72. Bone Tomahawk
Aww yeah. I think the name is kind of out there, but I’m not sure how much the film is out there. Let’s leave this one as — it’s an experience. It’s a horror western. Some cannibals come and kidnap some townsfolk, including the doctor’s wife, and a group of men set out to go hunt them down and get everyone back. And so a lot of the film is men in the wilderness traveling toward this destination. Very low key, character-driven. But as you get closer to the destination, it’s almost like Apocalypse Now — you can feel the sense of tension and dread growing. And then they get to the place where the cannibals live, and… holy shit. It doesn’t go as far as it could, but it’s also some of the most horrific shit you’ve ever seen. It’s better if you don’t know and just experience it. But it’s a wonderful movie. S. Craig Zahler is a director who gives you primal theatrical experiences. He’ll have another film on this list that does the same. This is the one people know about, and while it’s best seen in a theater with a lot of people, just throwing it on with friends is enough. Be prepared for an experience.
71. American Honey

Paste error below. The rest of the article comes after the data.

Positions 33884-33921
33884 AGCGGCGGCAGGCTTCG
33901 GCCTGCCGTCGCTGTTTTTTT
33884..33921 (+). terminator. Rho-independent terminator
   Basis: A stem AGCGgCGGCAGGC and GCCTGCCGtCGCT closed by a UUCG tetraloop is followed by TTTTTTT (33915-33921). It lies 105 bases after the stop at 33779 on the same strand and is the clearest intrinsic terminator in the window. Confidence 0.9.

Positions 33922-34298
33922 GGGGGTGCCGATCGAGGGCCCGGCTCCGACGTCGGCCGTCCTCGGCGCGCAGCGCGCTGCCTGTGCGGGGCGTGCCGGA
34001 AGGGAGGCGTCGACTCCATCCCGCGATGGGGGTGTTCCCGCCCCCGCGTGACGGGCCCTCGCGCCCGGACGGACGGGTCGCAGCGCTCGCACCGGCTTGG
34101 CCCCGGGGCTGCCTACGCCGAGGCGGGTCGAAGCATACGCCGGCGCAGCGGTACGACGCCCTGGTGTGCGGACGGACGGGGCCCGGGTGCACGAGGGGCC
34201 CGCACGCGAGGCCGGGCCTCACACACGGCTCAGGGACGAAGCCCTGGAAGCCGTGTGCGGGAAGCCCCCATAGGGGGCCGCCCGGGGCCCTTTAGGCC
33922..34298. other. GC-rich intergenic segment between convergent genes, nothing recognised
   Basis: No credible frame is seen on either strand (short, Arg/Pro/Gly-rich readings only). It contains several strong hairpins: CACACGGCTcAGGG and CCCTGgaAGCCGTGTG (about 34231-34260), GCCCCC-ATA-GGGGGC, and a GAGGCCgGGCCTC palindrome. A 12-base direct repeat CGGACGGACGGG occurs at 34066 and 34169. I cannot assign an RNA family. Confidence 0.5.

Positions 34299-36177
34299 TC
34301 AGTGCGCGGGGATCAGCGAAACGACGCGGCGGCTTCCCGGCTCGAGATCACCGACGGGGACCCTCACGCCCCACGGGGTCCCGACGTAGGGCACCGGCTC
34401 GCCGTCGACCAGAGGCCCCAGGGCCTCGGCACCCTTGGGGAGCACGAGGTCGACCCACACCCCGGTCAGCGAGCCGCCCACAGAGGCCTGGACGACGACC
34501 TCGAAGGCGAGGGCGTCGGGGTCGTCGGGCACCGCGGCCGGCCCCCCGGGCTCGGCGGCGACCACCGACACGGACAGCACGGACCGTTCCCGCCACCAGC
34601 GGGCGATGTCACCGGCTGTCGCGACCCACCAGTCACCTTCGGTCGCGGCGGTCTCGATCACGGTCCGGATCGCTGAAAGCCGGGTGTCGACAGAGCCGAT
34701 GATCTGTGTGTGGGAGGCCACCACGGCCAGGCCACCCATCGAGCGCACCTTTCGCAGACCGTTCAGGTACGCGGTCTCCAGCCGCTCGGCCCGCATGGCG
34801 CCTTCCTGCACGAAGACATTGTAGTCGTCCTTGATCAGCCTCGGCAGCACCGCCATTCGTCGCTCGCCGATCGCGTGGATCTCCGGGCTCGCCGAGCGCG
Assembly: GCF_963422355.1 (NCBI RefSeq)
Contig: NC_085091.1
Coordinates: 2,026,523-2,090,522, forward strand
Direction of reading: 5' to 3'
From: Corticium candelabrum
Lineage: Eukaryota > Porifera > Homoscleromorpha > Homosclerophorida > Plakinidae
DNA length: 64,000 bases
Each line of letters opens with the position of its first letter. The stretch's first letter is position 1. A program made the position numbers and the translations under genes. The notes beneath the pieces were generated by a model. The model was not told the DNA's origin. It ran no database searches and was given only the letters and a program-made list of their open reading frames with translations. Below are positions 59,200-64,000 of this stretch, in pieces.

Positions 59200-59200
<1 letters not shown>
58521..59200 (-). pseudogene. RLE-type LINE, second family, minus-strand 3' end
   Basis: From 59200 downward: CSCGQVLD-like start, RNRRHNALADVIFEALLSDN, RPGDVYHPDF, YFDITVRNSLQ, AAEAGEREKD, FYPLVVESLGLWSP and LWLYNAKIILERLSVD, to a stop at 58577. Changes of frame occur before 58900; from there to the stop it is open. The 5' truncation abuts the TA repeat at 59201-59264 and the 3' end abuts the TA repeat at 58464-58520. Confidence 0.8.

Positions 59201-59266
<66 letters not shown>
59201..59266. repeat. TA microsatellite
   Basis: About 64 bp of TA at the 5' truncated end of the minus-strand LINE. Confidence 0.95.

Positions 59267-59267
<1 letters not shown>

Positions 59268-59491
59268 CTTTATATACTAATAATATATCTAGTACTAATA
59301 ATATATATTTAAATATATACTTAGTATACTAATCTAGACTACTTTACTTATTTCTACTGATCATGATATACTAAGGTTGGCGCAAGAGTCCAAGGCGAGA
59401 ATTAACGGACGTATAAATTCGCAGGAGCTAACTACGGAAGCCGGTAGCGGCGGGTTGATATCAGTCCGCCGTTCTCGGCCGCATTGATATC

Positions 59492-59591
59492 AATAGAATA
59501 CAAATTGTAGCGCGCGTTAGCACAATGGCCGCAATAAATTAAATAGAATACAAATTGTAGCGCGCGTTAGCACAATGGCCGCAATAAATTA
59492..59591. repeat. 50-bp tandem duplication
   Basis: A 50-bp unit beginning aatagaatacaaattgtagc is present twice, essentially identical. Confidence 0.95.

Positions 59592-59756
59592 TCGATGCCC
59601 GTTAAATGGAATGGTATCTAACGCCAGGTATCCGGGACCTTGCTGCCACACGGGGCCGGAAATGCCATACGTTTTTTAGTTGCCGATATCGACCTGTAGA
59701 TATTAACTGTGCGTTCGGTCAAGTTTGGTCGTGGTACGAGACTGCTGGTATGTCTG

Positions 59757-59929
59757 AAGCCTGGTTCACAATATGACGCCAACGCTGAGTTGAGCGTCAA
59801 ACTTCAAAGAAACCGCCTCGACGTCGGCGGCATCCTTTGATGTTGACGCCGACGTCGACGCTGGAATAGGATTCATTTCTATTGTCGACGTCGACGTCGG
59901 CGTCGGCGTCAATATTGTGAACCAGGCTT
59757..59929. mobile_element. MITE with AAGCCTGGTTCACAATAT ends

I remember when I saw this film. It was with a free birthday ticket I got from the theater, and it was the last day I could have used it. And this film had just come out and I felt like if I didn’t go see this, I probably wasn’t gonna see it before the end of the year. So I went. I didn’t know it was 3 hours long, and when I got to the theater, the crowd was so overwhelmingly hipster that I started to really be concerned for what I was about to subject myself to. But honestly, within about 15 minutes, I was hooked. I can’t explain it, but there’s a kind of magic to this film. You know how, in The Florida Project, there’s something enrapturing about the lazy realism of the film? Just watching people exist? This is that, but heightened. You’re sort of more aware this is a film than you are there, but it’s got that same sort of thing. It stars Sasha Lane in her first screen performance as a girl who lives in generic middle America, with an abusive father and two younger siblings. She hates things and wants to get out. And she comes across a crew of traveling magazine salespeople (all kids around her own age) and decides to drop everything and go along with them. And that’s the film. Her going with these people and selling magazines. I can’t explain why this one is so good, but it’s 3 hours long and I didn’t feel a minute of that screen time. You’re just so caught up in Lane and the film and the characters and just going along with it all that it just flies by. I can’t do a whole lot of selling it past that, but I do think it’s a film worth seeing and think a lot of people will enjoy it if they just gave it the time of day.